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policy described in RFC 2434. Values from the general IANA pool MUST policy described in RFC 2434. Values from the general IANA pool MUST
be assigned according to the "IETF Consensus" policy described in RFC be assigned according to the "IETF Consensus" policy described in RFC
2434. 2434.
6. Security Considerations 6. Security Considerations
This document does not introduce any topics that alter the threat This document does not introduce any topics that alter the threat
model addressed by TLS. The security considerations described model addressed by TLS. The security considerations described
throughout RFC 2246 [2] apply here as well. throughout RFC 2246 [2] apply here as well.
Data compression prior to encryption typically "flattens" the Depending on the ciphersuite, symmetric encryption in TLS does not
distribution of unencrypted octets (or very slightly increases the fully hide the length of symmetrically encrypted data. Use of TLS
unicity distance) by using fewer bits to represent common characters. compression SHOULD take into account that the length of compressed
An increase in unicity distance typically indicates an increase in data may leak more information than the length of the original
the amount of work required of an attacker to recover the original uncompressed data.
plaintext. However, compression methods often require a structured
header at the beginning of the compressed data stream, giving an
attacker a target for testing keys in a brute force search.
Compression can thus decrease and not increase the security of
encryption if an attacker has little prior knowledge of the original
plaintext.
7. Acknowledgements 7. Acknowledgements
The concepts described in this document were originally discussed on The concepts described in this document were originally discussed on
the IETF TLS working group mailing list in December, 2000. The the IETF TLS working group mailing list in December, 2000. The
author acknowledges the contributions to that discussion provided by author acknowledges the contributions to that discussion provided by
Jeffrey Altman, Eric Rescorla, and Marc Van Heyningen. Later Jeffrey Altman, Eric Rescorla, and Marc Van Heyningen. Later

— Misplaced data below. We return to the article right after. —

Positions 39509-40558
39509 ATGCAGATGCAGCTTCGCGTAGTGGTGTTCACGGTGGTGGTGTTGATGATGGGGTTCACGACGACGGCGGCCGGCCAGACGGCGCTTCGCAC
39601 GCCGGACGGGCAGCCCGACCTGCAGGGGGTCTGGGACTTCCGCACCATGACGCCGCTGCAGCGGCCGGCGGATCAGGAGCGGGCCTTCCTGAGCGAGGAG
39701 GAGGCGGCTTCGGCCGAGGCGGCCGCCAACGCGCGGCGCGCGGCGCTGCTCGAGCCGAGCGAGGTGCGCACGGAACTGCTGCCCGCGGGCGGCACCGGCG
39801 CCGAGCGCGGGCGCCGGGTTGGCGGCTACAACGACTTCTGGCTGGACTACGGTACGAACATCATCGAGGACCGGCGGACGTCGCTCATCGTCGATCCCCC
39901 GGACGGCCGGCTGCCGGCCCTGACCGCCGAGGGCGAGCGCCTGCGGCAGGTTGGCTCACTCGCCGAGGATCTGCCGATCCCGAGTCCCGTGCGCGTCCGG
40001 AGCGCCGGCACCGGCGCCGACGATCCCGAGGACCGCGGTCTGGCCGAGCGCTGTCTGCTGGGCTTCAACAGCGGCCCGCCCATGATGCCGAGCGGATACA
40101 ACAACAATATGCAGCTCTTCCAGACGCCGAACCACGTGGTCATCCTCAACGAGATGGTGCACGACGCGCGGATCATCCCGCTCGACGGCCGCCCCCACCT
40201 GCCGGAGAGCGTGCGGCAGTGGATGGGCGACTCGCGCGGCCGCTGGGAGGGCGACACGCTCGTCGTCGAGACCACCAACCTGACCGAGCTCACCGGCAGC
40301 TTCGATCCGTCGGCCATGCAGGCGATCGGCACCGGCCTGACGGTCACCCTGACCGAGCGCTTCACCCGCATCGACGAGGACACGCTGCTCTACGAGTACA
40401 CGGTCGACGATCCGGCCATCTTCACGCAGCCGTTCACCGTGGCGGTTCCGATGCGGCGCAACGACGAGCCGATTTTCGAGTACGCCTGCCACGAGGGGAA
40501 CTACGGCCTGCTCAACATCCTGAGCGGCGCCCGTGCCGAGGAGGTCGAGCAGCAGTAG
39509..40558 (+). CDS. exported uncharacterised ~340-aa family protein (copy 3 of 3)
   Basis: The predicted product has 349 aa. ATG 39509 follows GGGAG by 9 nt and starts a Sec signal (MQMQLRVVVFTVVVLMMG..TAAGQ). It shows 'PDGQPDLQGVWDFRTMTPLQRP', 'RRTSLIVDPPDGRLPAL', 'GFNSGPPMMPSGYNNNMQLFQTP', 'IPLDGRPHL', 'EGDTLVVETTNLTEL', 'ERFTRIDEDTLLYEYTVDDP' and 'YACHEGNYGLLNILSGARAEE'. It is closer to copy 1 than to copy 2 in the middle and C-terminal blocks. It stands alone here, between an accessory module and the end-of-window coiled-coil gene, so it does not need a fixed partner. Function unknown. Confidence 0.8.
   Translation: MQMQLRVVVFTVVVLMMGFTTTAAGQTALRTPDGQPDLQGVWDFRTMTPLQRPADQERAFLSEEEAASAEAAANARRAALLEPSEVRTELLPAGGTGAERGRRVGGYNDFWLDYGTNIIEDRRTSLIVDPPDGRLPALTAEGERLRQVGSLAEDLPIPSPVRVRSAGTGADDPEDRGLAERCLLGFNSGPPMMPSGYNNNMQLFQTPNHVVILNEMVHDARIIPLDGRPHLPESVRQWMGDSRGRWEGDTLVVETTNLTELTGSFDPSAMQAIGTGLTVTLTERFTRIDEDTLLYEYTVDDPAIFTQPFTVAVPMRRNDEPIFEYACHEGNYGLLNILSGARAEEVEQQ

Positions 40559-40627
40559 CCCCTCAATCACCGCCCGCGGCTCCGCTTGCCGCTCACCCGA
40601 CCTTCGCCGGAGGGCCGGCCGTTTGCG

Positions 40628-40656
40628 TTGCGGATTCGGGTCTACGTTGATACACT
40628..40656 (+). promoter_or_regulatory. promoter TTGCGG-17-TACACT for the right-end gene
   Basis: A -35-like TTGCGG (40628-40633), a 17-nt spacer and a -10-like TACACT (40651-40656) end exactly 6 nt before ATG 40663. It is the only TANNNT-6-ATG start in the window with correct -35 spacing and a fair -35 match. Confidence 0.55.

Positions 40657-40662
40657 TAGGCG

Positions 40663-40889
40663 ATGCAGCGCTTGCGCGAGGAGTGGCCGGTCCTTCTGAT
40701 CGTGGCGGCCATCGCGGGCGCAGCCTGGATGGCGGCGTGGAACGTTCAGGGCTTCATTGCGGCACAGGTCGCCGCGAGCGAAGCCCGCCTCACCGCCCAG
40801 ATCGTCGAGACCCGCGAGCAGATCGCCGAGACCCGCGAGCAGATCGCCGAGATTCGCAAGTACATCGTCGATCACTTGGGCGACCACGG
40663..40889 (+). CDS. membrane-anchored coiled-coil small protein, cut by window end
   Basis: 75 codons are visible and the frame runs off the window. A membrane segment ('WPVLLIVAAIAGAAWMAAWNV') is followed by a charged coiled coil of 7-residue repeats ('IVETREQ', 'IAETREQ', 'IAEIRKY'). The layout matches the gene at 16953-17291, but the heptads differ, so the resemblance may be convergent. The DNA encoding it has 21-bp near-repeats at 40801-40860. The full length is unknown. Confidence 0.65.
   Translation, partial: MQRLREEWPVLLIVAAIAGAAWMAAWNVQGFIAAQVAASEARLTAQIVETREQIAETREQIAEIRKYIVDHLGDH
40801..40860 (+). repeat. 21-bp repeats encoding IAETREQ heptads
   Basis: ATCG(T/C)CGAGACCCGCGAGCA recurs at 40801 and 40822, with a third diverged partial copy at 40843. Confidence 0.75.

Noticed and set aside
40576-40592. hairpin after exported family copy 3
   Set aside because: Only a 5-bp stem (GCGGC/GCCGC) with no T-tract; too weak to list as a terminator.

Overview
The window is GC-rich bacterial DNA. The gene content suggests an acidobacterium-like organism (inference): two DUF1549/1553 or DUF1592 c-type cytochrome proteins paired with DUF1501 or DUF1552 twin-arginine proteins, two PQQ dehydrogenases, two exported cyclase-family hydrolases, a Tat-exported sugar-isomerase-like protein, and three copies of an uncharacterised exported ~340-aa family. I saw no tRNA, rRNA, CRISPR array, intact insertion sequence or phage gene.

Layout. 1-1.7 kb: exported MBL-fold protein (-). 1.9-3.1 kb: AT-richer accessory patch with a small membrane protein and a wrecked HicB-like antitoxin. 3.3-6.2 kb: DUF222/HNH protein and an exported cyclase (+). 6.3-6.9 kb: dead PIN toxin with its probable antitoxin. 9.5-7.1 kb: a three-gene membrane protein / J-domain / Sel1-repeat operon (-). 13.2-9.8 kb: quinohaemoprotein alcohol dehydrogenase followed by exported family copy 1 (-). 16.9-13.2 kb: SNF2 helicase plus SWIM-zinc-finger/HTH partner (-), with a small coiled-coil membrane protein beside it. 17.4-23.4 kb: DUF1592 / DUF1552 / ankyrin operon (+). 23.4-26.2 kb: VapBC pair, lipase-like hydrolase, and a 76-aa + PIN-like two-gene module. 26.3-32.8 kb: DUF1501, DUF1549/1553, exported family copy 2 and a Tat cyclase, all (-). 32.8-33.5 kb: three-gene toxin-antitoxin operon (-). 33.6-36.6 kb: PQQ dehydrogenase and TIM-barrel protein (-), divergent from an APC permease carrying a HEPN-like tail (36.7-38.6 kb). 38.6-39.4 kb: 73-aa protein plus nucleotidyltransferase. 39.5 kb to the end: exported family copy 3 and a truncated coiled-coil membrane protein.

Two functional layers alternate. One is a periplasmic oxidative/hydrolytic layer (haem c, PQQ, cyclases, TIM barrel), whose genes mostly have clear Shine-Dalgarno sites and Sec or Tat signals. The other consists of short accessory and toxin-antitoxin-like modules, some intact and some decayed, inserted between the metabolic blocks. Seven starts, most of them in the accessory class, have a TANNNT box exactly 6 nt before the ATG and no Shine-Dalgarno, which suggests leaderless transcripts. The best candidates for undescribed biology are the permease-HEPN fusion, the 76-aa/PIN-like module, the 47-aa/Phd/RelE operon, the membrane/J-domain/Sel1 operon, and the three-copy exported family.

suggestions that have been incorporated into this document were suggestions that have been incorporated into this document were
provided by Tim Dierks, Pasi Eronen, Peter Gutmann, Nikos provided by Tim Dierks, Pasi Eronen, Peter Gutmann, Nikos
Mavroyanopoulos, and Bodo Moeller. Mavroyanopoulos, and Bodo Moeller.
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[4] Bray, T., Paoli, J., Sperberg-McQueen, C. and E. Maler, [4] Bray, T., Paoli, J., Sperberg-McQueen, C. and E. Maler,
"Extensible Markup Language (XML) 1.0 (2nd ed)", W3C REC-xml, "Extensible Markup Language (XML) 1.0 (2nd ed)", W3C REC-xml,
October 2000, <http://www.w3.org/TR/REC-xml>. October 2000, <http://www.w3.org/TR/REC-xml>.
[5] Deutsch, L. and J-L. Gailly, "ZLIB Compressed Data Format [5] Deutsch, L. and J-L. Gailly, "ZLIB Compressed Data Format
Specification version 3.3", RFC 1950, May 1996. Specification version 3.3", RFC 1950, May 1996.
[6] Deutsch, P., "DEFLATE Compressed Data Format Specification [6] Deutsch, P., "DEFLATE Compressed Data Format Specification
version 1.3", RFC 1951, May 1996. version 1.3", RFC 1951, May 1996.
[7] American National Standards Institute, "Data Compression Method, [7] Woods, J., "PPP Deflate Protocol", RFC 1979, August 1996.
Adaptive Coding with Sliding Window of Information Interchange",
ANSI X3.241, 1994. [8] Pereira, R., "IP Payload Compression Using DEFLATE", RFC 2394,
December 1998.
[9] Gutmann, P., "Compressed Data Content Type for Cryptographic
Message Syntax (CMS)", RFC 3274, June 2002.
[10] American National Standards Institute, "Data Compression
Method, Adaptive Coding with Sliding Window of Information
Interchange", ANSI X3.241, 1994.
[11] Schneider, K., Friend, R. and K. Fox, "PPP LZS-DCP Compression
Protocol (LZS-DCP)", RFC 1967, August 1996.
[12] Friend, R., Simpson, W. and K. Fox, "PPP Stac LZS Compression
Protocol", RFC 1974, August 1996.
[13] Friend, R. and R. Monsour, "IP Payload Compression Using LZS",
RFC 2395, December 1998.
Author's Address Author's Address
Scott Hollenbeck Scott Hollenbeck
VeriSign, Inc. VeriSign, Inc.
21345 Ridgetop Circle 21345 Ridgetop Circle
Dulles, VA 20166-6503 Dulles, VA 20166-6503
US US
EMail: shollenbeck@verisign.com EMail: shollenbeck@verisign.com